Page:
Sharwin Tee is popularly known as a chef. But more than that, he is a storyteller and story enabler.
Tee first burst into mainstream media by winning a chef competition entitled “Clash of the Toque-en Ones” on Lifestyle Network. This led to a hosting contract with Tee helming “Curiosity Got the Chef,” a lifestyle show that ran for eight seasons. His latest one with the GMA Network, “Let’s Do Lunch,” speaks of Tee’s personal mission of how food connects people and how sharing it allows people to open up and learn from each other. Of course, aside from the excellent storioes, it doesn’t hurt that he has celebrity guests in this show.
Back to the Future
Way before being thrust into the limelight and becoming a TV chef himself, Tee recalls a very strong core memory of a profoundly iconic one. And any 80s or 90s kid would recall the famous three words of this show.
Tee reminisces, “When I watched this cooking show called Wok with Yan there was this Chinese guy cooking on TV and he held the attention of the entire studio audience. He wasn’t good looking, he wasn’t singing, he wasn’t dancing, all he did was cook. And that really opened my mind about cooking like if you can hold the attention of an entire studio audience just by cooking this might be something that I wanted to do.”
Tee was hooked and knowing now what he wanted to be, but under very traditional parenting, he had to use a bit of subterfuge to achieve his dream. Tee confesses, “I wanted to take up Culinary Arts but it was a shall we say a difficult process. I knew my parents wouldn’t agree to have me study culinary arts so I had to craft a very elaborate plan to get them to agree so what I did was I mentioned the possibility of me migrating to Canada. And for me to migrate to Canada, I should study in Canada. So I said well there’s this Culinary school in Canada and you know if I study there, work there, I might be able to migrate to Canada. And they’re like ‘Wow, good, son’ that sounds like a good decision and so they let me go.”
And Tee finished his studies with honors in the very prestigious Pacific Institute of Culinary Arts in Vancouver. Only to come home. Tee laughs, “Lo and behold I’m back right here cooking so it wasn’t exactly the easiest route to take to get to where I am today. But I believe I’m a better person just because of that longer route that I had to take.”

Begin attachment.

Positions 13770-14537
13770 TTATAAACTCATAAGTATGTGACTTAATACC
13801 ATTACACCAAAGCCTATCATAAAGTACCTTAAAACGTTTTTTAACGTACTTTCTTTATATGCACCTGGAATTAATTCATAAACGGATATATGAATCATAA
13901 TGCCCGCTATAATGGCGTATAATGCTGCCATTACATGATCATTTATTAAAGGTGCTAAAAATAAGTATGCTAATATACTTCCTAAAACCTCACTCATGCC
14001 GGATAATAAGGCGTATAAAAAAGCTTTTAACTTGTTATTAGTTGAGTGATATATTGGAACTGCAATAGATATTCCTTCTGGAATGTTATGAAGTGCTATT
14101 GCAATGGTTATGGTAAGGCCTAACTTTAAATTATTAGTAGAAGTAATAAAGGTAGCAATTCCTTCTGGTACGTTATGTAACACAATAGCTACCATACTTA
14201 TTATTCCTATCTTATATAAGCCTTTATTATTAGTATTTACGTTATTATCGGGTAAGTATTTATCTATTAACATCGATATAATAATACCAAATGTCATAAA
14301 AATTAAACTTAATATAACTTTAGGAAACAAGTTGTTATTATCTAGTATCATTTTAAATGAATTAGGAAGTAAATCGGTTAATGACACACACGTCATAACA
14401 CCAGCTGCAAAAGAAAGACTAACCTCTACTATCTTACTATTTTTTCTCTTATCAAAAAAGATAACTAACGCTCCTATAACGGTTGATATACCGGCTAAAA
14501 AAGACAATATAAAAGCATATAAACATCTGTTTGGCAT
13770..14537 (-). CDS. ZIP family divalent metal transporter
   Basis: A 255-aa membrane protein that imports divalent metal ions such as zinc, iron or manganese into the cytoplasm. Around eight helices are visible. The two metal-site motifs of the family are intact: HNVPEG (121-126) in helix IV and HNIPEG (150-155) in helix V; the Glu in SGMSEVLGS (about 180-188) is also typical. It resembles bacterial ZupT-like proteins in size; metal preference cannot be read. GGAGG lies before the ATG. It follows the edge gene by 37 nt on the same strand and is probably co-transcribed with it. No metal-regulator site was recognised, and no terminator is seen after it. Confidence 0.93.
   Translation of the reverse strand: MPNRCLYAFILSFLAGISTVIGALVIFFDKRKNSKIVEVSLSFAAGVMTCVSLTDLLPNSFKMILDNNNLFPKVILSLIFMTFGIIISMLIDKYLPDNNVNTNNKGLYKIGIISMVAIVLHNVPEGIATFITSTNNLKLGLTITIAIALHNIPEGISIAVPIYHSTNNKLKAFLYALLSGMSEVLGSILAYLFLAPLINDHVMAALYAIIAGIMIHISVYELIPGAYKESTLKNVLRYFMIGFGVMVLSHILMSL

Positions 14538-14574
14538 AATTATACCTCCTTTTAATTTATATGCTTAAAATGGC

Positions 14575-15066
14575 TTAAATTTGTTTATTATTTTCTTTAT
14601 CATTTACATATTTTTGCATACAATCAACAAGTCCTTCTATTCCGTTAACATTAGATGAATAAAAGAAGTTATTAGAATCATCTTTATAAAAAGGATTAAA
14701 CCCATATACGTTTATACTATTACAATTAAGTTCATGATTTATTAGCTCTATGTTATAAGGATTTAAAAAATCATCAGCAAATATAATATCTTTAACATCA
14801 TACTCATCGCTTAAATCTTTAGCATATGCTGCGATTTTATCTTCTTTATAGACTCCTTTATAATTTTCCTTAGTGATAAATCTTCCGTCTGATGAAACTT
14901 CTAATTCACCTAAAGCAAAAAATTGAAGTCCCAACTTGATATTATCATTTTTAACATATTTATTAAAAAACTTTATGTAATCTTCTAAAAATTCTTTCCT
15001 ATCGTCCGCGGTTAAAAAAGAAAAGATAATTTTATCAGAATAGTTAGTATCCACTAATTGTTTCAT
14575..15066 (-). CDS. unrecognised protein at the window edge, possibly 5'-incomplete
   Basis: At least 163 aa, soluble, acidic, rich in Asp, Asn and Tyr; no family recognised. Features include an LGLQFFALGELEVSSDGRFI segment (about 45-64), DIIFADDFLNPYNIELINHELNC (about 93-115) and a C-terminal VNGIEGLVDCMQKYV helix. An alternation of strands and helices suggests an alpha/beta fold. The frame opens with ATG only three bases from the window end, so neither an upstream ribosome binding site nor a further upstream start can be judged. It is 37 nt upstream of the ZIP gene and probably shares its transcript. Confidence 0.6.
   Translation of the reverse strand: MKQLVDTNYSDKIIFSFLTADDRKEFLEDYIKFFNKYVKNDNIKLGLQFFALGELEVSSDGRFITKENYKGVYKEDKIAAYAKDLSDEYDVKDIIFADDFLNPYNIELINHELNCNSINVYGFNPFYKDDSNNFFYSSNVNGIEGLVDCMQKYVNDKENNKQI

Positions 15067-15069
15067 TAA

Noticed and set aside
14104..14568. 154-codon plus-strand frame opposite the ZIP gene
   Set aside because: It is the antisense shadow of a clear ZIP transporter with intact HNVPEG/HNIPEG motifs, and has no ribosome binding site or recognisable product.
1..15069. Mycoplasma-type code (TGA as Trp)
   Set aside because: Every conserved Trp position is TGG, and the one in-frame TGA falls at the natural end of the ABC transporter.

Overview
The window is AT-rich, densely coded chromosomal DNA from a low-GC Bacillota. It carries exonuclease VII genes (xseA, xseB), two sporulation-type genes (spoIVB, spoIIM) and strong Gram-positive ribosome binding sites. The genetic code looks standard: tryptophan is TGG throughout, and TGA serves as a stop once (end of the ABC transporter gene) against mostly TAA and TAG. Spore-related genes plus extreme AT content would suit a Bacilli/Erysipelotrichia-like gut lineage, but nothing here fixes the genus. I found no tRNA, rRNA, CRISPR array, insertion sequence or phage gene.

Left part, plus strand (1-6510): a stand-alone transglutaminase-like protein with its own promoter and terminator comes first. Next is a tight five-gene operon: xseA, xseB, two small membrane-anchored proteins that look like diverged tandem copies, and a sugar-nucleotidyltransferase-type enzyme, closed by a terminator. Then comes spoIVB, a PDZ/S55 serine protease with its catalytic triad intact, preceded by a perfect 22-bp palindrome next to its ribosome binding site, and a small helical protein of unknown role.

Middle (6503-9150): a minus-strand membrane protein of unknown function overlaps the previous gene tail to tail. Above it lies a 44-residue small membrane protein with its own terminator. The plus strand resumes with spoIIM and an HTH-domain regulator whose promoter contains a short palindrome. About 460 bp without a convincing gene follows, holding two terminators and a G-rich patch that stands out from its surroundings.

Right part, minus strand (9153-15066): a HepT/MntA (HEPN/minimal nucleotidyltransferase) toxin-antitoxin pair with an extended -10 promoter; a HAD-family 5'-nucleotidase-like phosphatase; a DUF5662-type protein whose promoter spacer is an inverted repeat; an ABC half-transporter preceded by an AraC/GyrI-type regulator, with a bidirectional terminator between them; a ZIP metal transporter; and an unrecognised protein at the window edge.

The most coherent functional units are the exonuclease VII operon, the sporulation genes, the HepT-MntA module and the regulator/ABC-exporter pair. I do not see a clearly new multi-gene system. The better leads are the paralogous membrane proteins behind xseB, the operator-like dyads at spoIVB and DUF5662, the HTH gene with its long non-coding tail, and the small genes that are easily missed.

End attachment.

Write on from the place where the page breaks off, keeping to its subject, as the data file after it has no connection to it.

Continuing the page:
Food as Memory
As an intellectual Tee also fully believes in food as a means of sharing history. He recounts, “During one pop up in Seattle, I was working with Chef Melissa Miranda and Natalia Roxas and we needed one more dish, we needed one more soup dish. And after a really long time of brainstorming I finally without thinking, there’s a soup my grandmother used to make. It’s very simple but it’s delicious, but like no no no let’s not do that. That’s too simple. But both of them their eyes lit up they said no no no no what is that soup? Tell us what that soup is.”
It took the Filipino duo to find this gem, with Tee recalling, And so I would tell them that it my grandmother used to make this fish head and ginger soup. And then she would add lomi or udon noodles. And that’s pretty much it. That’s the only flavor you get. And they’re like that sounds awesome. They’re gonna love it.”
True enough, this simply fish head and ginger soup would be highlighted by guests from the evening, calling it one of the best things they’ve ever had.
Food as Connection
Like most Chinoy families, Tee shares that the love language is not as showy. However, that’s where a flair for cooking comes in handy, “We’re not a particular close family. We don’t hug. We don’t hang out for fun. But the one thing we do is we eat together. Like whether we go abroad or here in the Philippines, we always always eat together like pre-pandemic we would spend every Sunday as a family. I’ll be cooking lunch for the family. And attendance was not exactly mandatory but nobody was really absent.”
It is a habit that many Chinoys can relate with, “That’s how important food is to our family. Like if you have food we will come. And so food has always been a big part of my life. I just think that maybe my family was a little bit surprise when my love for food transcended just eating on Sundays. My love for food actually pushed me to to seek this career of being a chef.”
Now Tee has evolved into a celebrity chef, one who is also a published author, a well-known host and a philanthropist who raises money for public libraries.
A self-confessed book worm, Tee has this chosen advocacy because it aligns with his personal values, “I love hearing about stories. I love telling stories. And when you have food on the table I find it people are more open to talking.”
Find out more this Sunday on “Chinese by Blood, Filipino by Heart 1CH1NOY.” Catch it only on CNN Philippines via Free TV Channel 9, Sky Cable Channel 14, Cignal Channel 10. It will also simultaneously air on CNN Philippines’ webpage www.cnnphilippines.com.